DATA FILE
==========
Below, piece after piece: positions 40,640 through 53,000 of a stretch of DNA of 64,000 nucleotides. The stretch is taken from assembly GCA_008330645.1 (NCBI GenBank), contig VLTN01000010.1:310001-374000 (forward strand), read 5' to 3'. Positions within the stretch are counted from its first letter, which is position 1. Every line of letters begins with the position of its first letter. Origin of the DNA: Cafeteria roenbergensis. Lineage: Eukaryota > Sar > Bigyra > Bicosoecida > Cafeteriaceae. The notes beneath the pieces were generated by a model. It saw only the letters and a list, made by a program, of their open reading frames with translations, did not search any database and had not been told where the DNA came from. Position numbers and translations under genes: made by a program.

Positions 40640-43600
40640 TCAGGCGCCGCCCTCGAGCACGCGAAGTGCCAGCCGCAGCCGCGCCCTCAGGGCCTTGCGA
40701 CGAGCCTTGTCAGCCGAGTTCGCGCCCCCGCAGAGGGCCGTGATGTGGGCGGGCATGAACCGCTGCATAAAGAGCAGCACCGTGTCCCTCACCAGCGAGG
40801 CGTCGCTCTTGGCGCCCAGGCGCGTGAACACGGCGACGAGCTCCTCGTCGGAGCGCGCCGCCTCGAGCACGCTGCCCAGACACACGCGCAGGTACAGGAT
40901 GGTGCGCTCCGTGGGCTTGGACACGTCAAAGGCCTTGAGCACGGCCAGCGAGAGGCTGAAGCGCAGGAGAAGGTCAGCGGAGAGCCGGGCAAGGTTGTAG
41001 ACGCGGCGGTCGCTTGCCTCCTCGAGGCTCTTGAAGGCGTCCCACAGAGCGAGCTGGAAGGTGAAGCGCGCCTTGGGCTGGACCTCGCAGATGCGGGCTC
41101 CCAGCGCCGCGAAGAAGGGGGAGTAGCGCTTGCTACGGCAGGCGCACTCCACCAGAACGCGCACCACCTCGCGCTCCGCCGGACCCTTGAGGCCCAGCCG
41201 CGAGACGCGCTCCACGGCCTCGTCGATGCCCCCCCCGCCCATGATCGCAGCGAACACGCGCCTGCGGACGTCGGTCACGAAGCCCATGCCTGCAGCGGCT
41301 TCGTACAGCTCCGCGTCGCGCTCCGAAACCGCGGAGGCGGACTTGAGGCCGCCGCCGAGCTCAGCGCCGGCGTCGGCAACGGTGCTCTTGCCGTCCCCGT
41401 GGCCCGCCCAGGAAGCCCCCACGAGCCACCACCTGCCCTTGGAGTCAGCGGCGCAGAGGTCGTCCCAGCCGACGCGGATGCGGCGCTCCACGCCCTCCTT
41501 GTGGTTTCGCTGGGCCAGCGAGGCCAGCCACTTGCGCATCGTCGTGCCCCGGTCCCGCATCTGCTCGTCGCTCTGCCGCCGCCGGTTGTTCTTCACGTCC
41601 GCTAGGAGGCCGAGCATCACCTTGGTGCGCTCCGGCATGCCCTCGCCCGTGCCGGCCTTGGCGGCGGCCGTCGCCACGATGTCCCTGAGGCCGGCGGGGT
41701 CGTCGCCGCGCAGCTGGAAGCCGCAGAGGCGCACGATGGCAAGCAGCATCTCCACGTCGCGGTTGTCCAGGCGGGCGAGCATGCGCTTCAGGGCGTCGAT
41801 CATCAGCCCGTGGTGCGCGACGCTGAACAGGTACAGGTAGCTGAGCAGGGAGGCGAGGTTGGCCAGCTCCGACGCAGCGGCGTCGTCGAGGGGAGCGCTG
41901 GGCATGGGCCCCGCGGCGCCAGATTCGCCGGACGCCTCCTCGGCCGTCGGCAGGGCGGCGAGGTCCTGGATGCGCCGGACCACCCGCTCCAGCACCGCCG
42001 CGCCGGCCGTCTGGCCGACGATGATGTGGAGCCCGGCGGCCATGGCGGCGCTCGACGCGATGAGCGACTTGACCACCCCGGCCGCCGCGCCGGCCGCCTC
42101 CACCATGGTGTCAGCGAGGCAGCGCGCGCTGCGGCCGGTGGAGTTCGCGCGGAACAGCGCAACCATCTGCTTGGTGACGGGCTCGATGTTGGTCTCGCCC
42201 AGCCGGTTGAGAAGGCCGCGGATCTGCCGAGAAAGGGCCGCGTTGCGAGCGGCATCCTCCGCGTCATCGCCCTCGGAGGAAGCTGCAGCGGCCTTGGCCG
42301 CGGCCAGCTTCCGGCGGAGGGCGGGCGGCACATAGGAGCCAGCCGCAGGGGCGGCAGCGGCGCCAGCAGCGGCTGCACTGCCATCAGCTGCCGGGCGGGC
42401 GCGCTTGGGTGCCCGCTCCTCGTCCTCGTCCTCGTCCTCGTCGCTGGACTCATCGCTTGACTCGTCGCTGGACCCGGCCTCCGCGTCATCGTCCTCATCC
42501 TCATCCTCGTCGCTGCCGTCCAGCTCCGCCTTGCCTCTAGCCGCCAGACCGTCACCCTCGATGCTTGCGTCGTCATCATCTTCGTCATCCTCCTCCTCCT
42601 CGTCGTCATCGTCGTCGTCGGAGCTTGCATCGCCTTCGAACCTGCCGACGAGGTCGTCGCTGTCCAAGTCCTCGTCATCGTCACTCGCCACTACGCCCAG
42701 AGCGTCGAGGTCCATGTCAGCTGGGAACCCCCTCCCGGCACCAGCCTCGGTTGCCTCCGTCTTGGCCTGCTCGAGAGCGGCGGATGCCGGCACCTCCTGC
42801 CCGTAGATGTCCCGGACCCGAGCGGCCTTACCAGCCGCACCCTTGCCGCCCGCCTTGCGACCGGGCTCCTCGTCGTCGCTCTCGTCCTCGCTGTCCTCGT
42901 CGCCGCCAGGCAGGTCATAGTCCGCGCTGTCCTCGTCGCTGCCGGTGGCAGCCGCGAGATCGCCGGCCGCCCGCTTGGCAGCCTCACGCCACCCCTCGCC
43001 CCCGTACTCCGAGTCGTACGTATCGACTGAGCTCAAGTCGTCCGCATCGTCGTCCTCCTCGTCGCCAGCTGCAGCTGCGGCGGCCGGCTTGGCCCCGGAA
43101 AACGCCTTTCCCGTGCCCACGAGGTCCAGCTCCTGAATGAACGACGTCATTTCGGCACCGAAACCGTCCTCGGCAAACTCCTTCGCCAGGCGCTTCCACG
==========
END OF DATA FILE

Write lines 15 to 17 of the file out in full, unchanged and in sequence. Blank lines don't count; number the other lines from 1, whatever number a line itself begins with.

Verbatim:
41801 CATCAGCCCGTGGTGCGCGACGCTGAACAGGTACAGGTAGCTGAGCAGGGAGGCGAGGTTGGCCAGCTCCGACGCAGCGGCGTCGTCGAGGGGAGCGCTG
41901 GGCATGGGCCCCGCGGCGCCAGATTCGCCGGACGCCTCCTCGGCCGTCGGCAGGGCGGCGAGGTCCTGGATGCGCCGGACCACCCGCTCCAGCACCGCCG
42001 CGCCGGCCGTCTGGCCGACGATGATGTGGAGCCCGGCGGCCATGGCGGCGCTCGACGCGATGAGCGACTTGACCACCCCGGCCGCCGCGCCGGCCGCCTC